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BIR: Pension, health contributions subject to tax

Funds considered to be taxable investments
/ 01:04 AM November 16, 2011

Contributions to pension, housing and health funds amounting to more than required by law are subject to income and withholding tax effective last July 1, according to the Bureau of Internal Revenue.

The BIR has issued Revenue Memorandum Circular No. 53-2011, which affirms and clarifies an earlier ruling.

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The BIR directive states that voluntary contributions to the Social Security System, Government Service Insurance System, Home Mutual Development Fund (Pag-IBIG Fund) and the Philippine Health Insurance Corp. (PhilHealth) are subject to tax.

The BIR said that such contributions are considered investments and are thus taxable, adding that it would no longer entertain any requests for tax exemption on these contributions.

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“It has been observed that the grant of income tax exemption to SSS, GSIS, (PhilHealth) and Pag-ibig contributions in excess of the mandatory contributions is being abused,” Internal Revenue Commissioner Kim S. Henares said in an earlier circular.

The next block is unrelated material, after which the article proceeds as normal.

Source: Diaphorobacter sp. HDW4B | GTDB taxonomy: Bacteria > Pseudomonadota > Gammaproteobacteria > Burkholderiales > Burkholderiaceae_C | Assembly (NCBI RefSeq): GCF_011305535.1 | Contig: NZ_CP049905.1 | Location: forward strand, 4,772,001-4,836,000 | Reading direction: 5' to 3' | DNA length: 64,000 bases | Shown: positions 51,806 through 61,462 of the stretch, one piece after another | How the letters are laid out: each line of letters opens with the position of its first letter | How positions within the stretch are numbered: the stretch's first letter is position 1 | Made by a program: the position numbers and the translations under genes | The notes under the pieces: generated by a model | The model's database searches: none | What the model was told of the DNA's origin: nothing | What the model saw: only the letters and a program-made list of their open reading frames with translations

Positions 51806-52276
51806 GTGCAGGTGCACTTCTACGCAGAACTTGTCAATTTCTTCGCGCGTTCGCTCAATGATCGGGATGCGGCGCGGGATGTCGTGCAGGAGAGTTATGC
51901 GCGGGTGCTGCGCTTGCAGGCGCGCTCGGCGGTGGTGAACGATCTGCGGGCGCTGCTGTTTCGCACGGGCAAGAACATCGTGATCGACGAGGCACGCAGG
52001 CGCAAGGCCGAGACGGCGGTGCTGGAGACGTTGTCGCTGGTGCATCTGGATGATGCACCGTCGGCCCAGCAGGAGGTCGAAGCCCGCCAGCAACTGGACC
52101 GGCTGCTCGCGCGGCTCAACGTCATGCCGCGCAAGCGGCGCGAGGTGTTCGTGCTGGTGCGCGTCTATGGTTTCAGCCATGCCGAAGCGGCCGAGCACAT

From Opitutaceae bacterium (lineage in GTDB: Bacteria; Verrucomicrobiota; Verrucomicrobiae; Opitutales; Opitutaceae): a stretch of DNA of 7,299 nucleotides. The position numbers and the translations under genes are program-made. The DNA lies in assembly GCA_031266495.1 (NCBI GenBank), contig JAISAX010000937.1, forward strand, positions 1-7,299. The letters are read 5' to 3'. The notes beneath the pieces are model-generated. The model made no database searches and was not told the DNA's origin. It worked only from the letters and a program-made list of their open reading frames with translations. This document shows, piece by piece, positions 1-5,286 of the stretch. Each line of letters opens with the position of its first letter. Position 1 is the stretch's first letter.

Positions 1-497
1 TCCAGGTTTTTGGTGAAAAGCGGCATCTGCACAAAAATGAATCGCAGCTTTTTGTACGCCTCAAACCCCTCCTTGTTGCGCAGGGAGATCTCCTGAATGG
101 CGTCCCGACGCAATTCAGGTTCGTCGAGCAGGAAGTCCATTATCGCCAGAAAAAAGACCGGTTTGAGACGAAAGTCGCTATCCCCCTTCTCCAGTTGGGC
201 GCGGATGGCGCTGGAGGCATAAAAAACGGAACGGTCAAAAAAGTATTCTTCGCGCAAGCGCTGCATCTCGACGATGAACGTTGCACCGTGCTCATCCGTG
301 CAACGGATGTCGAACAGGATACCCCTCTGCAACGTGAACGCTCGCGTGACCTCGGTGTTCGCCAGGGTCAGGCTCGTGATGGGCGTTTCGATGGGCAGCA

By law, for example, a Pag-IBIG member is required to contribute P100 a month while a PhilHealth member must put in one percent of one’s salary for those earning up to P1,500 a month or 2 percent for those who earn more.

On top of that, Pag-IBIG’s new program allows members to contribute voluntarily an additional P1,000 a month, PhilHealth also has a similar program.

These additional “contributions can be gleaned as a form of investment,” Henares said. “The money being invested by the employees in these programs is not being taxed.”

Also, employers who are mandated to withhold taxes of their employees find it difficult to comply since voluntary contributions may not always pass through them, she added.

To further clear the air, the BIR decided to revoke four rulings it issued earlier.

These directives—Ruling No. 002-99, DA-184-04, DA569-04, and DA-08706—exclude the subject contributions from a taxpayer’s gross income. In effect, the four earlier rulings virtually exempted such contributions from income tax.

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